Finally, cholera. Vibrio cholera is endemic to Asia and causes epidemics all over the world. Usually as a result of eating undercooked fish the pathogen enters the system, colonises the small intestine and releaases its toxin which works in the same way as the ETEC toxin. If no treatment is made available, as is the case for many where cholera is endemic, the chance of death rockets up to 50%. Treatment here is tricky as antibiotics can actually make the disease worse as toxin leeches from the dying pathogens and overwhelms the patient so most are treated with fluid therapy, keep drinking salty water (made using sachets of important salts which can be added to sterilised water) until you get better, or not. A GM1 expressing E. coli was developed and shown to be very effective in preventing disease. Mice given V. cholera infections were treated with the harmless GM1 expressing strain 1 or 4 hours post infection and 12/12 survived compared to 1/12 for the post 1 hour treatment, 8/12 compared to 2/12 for the post 4 hour treatment. In this case it was found that the GM1 producing strain could remain stable when freeze dried and so could be made, stored, then added to the oral rehydration salts as part of the current therapeutic strategy which would keep costs significantly down.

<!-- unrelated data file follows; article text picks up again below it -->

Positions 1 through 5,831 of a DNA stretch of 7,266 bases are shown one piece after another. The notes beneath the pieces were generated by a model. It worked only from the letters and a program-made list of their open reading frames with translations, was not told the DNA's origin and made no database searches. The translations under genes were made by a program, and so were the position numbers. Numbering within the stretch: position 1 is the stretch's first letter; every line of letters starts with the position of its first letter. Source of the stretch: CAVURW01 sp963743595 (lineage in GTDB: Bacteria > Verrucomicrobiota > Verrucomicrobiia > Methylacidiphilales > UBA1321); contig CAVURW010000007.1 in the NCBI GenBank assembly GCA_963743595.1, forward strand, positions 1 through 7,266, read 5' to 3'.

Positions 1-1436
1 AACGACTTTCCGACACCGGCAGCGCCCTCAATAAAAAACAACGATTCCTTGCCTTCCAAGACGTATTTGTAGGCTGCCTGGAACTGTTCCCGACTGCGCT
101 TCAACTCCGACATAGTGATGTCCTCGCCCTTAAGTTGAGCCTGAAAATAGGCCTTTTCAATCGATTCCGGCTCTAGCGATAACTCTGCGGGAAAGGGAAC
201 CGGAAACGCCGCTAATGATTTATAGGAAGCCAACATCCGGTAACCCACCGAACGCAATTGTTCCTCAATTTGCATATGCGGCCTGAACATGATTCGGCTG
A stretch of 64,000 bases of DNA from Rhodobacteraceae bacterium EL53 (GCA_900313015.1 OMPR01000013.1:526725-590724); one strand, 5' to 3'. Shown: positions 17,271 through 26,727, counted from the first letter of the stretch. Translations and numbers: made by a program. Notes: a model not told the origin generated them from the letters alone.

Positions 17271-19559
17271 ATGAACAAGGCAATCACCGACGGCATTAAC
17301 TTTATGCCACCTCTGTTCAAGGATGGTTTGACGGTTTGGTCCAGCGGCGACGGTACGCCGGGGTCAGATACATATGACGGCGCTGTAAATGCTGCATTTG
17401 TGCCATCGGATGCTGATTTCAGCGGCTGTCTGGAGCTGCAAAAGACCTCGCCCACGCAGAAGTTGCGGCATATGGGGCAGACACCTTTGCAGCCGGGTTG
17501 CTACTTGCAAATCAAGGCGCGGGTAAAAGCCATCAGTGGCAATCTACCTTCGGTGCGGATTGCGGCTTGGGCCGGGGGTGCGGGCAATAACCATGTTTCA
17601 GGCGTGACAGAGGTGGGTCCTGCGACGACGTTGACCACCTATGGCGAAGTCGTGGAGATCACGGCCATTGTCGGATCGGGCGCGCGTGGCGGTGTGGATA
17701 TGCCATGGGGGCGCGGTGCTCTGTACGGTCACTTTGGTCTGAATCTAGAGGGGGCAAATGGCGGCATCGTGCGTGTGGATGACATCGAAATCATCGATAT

So that's it. The problem of antibiotic resistance is solved right? We just don't use antibiotics and instead use these cleverly designed genetically modified organisms that can't be evolved around without the pathogen reducing its ability to infect at all. We produce enormous quantities cheaply in vats where the 'drug' grows itself on $10 worth of ingredients and then treat the whole world.
Well not exactly. These new strains are failing to receive the commercial backing due to a perceived market place resistance to the use of genetically modified organisms as therapeutics. Soon though it may not matter as a lack of effective vaccines and the continuing threat (increasingly realised) of antibiotic resistance is placing increasing pressure on the commercial operations that underlie modern medicine who may soon have to open their minds to these new and innovative approaches.
Paton, A., Morona, R., & Paton, J. (2010). Bioengineered bugs expressing oligosaccharide receptor mimics: Toxin-binding probiotics for treatment and prevention of enteric infections Bioengineered Bugs, 1 (3), 172-177 DOI: 10.4161/bbug.1.3.10665